Purgatory was, in effect, a series of waiting areas with gray walls and beige carpeting. Or maybe it was the other way around. The actual décor was never described to us in any detail, and we hadn’t been shown brochures or floor plans. Still, I had a way of filling in the gaps, whether they needed filling or not.
According to my design, the rooms in Purgatory were small and drab, each with folding chairs arranged along the perimeter, and dim lamps and old fishing magazines with special subscription offers that were no longer in effect. Jigsaw puzzles depicting Bible stories and scenes of Heaven would be plentiful, but all would be missing important pieces. There would be a large clock with hands that hadn’t budged in decades, which would make everyone feel as though they were back in junior high school. Every surface would be coated with a thin layer of powdery dust. And a ceiling fan would turn slowly, not enough to circulate the stale air, but just enough to put the inhabitants into a deep trance.
Not a lot happened in Purgatory, either. In truth, nothing happened. You would be periodically shuttled from room to room by strange beings who all looked like the Ghost of Christmas Future. There would be decent television reception, but they would have only one channel, and the President would always be on, interrupting their regular programming to deliver a speech about the nation’s worsening shortage of corrugated boxes.
All in all, it was a surprisingly confined and uneventful space, given the number of people who would have been there. No one would ever be told anything helpful, and nearly every effort would prove to be wasted. It was somewhat similar to the Department of Motor Vehicles, minus the charm.
As a result of this low energy level, Purgatory would be eerily quiet, with strict rules against laughing or talking. However, it’s also possible that I harbored that impression simply because I first learned about Purgatory in Catholic school, which had strict rules against laughing or talking.
Out of the three destinations, Purgatory got the least attention. It was the Canada of the afterlife. I’m not sure why, but I suspect the name had something to do with it. The very word Purgatory was unsettling. It sounded grim, like the kind of place where they’d make everyone line up in long rows, force us all to dress alike, and forbid us to go to the bathroom. Or was I confusing it with school again?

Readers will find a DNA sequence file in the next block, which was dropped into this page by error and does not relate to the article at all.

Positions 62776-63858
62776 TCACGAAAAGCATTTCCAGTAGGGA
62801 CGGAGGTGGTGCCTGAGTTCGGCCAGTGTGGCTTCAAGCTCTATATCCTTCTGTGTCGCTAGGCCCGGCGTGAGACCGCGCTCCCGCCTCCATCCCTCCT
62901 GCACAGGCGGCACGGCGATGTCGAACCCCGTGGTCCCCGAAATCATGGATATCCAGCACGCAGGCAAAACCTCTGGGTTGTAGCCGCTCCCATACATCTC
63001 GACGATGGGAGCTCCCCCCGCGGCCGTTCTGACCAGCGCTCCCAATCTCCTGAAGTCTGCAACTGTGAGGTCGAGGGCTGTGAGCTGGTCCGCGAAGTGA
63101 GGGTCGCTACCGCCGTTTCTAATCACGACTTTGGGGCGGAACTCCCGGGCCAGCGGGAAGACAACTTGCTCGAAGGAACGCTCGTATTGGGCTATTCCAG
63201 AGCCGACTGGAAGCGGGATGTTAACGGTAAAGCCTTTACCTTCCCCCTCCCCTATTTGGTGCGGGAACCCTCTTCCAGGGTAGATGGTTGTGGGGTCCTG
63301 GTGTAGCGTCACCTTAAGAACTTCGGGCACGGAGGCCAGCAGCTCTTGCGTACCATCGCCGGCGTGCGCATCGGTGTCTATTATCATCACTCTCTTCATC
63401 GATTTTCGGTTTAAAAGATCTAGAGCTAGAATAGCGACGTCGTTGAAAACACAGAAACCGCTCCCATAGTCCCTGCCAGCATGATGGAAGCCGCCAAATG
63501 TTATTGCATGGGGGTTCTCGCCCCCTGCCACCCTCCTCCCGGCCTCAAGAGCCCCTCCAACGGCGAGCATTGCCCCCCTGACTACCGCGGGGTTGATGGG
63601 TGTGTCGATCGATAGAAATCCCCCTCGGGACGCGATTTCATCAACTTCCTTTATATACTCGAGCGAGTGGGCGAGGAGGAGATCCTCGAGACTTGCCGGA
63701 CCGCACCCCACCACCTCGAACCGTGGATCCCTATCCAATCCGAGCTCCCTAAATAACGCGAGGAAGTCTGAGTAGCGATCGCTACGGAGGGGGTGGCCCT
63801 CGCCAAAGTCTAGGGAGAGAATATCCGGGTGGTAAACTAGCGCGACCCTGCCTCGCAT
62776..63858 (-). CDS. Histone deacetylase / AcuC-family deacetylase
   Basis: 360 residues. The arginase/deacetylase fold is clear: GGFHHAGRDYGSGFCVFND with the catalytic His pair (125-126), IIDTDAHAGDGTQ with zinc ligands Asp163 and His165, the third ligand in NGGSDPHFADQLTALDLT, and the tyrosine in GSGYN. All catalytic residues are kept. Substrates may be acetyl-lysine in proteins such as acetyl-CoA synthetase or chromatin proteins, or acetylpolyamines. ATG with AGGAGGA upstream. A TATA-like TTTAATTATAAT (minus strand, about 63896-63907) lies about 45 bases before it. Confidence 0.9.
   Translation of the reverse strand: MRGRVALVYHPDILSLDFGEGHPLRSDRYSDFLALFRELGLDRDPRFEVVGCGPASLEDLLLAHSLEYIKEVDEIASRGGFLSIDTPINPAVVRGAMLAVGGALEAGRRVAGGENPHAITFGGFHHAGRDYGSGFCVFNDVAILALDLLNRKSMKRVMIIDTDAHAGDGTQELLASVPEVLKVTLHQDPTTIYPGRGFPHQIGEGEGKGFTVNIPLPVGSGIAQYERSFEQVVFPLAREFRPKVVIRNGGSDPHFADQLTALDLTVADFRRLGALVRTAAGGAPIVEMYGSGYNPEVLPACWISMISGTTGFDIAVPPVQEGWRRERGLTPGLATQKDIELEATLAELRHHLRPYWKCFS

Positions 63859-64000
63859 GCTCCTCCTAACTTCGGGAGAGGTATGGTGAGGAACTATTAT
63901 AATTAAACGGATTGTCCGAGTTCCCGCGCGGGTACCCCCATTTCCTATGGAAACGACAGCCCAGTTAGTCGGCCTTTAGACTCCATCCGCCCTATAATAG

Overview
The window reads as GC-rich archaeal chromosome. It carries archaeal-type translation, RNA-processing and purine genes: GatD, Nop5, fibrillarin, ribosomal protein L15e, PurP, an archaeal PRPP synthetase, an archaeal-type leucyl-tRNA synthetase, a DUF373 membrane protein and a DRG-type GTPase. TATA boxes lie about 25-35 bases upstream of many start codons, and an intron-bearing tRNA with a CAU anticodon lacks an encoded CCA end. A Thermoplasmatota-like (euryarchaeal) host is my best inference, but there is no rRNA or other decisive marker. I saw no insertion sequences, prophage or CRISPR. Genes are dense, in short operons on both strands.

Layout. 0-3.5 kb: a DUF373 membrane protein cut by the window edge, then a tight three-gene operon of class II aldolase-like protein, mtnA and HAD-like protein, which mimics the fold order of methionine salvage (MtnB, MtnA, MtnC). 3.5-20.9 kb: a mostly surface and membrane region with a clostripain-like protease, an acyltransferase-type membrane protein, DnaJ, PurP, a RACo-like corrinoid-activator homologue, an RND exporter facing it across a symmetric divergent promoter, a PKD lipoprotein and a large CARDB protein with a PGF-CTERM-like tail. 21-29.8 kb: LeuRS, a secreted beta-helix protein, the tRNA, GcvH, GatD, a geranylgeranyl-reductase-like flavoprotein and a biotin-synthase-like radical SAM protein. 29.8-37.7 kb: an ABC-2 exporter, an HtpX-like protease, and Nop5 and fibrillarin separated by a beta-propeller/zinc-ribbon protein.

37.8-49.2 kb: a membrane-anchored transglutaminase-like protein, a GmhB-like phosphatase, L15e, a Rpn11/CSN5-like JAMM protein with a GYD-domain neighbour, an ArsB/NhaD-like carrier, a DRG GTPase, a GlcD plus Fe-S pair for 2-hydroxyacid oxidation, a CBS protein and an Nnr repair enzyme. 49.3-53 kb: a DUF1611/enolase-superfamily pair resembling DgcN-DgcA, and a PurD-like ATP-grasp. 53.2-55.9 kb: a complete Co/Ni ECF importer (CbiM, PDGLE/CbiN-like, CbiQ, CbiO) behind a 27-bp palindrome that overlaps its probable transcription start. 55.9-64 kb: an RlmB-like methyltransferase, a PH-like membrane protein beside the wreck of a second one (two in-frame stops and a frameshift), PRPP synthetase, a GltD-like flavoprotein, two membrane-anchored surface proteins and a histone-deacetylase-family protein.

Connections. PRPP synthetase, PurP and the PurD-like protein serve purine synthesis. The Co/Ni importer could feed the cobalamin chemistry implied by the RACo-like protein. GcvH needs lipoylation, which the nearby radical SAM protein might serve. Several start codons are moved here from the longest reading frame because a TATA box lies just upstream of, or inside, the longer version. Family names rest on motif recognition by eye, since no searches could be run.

On the other hand, Purgatory was the only one of the three that wasn’t permanent. I didn’t know if you had to leave. The thing to remember was that you could leave, which wasn’t true for either Heaven or Hell. And this was the key concept for most Catholics, because a spotless soul was difficult to maintain for any length of time.
In order to move directly to Heaven after your life on Earth, you’d have to go to Confession, then die before you committed another sin. That was unlikely. I usually went to Confession, then committed three or four new sins just on the walk home. A sin could be something as bad as burning down the barbershop, as harmless as saying out loud that you wished someone would burn down the barbershop, or as undetectable as thinking about how great it would be to go through the entire summer without a crew cut because some unnamed person had allegedly burned down the barbershop.
See what I mean? You were almost definitely going to Purgatory. It was a terrifying sentence, but one that came with a spark of hope: the possibility of parole.
Our teacher would sometimes come into the classroom and tell us that a close friend of her family had died and gone to Purgatory. She’d ask us to pray for this person, pray that God would call her up to Heaven to be with Him and the angels and saints. I was tempted to ask the teacher how she knew this person was in Purgatory, but I had a feeling the question would turn out to be more trouble than I needed just then. Besides, she was probably just trying to reinforce the doctrine in our pliable little brains. But if it were even partly true, that meant the afterlife was like an invisible board game that allowed you to make a lot of mistakes and still come out a winner. With the right spin of the wheel or roll of the dice, you could be back in the action. You could become good enough. And that seemed like something worth waiting for.
You know, now that I think about it, the walls were more of an olive green, and the carpeting was brown with hints of orange. Or was that my house?
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This is a four-part post. Comments are off for Parts 2 and 3.
Original artwork for the cartoons was done by Ron Leishman.